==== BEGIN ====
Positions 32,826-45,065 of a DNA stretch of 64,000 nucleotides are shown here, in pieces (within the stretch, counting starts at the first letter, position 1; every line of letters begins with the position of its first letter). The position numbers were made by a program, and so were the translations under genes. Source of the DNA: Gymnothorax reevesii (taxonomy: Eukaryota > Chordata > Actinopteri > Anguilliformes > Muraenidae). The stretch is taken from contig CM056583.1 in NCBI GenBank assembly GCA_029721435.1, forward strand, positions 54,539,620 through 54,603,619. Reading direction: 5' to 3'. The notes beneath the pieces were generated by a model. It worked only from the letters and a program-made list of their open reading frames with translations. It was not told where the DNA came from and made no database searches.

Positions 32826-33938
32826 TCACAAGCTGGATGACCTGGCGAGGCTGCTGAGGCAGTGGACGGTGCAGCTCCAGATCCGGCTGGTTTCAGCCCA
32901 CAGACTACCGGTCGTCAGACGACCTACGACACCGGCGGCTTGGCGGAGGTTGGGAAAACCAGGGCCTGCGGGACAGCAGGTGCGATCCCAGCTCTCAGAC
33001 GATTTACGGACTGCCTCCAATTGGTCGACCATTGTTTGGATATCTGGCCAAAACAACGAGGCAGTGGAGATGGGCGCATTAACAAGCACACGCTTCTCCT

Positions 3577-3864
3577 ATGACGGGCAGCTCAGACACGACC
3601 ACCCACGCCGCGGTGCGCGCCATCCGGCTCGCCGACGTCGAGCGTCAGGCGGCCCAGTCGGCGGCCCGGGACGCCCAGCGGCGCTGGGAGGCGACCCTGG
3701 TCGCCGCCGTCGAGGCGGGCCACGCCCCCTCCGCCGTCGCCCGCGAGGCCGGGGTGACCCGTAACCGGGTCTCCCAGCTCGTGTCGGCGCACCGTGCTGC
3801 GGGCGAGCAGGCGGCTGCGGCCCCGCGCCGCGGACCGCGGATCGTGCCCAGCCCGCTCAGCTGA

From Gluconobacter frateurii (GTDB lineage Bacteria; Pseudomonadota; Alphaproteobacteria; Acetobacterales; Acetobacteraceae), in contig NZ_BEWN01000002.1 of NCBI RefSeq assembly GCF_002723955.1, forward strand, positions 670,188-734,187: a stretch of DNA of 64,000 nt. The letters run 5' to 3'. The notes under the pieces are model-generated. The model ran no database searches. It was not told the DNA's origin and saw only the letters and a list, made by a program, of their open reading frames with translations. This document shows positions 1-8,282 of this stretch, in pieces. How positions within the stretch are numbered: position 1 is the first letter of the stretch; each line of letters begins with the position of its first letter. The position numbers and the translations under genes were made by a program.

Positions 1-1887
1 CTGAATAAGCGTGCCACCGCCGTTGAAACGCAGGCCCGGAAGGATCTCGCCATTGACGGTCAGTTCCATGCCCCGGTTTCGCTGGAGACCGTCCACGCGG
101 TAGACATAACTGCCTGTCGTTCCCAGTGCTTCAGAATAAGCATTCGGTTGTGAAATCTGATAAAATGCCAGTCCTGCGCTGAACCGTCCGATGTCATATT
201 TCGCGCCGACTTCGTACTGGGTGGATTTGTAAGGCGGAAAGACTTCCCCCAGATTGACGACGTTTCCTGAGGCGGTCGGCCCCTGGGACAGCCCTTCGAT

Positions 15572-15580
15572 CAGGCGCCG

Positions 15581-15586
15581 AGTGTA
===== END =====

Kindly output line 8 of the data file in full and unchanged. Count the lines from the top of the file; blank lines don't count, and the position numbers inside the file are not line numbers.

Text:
3601 ACCCACGCCGCGGTGCGCGCCATCCGGCTCGCCGACGTCGAGCGTCAGGCGGCCCAGTCGGCGGCCCGGGACGCCCAGCGGCGCTGGGAGGCGACCCTGG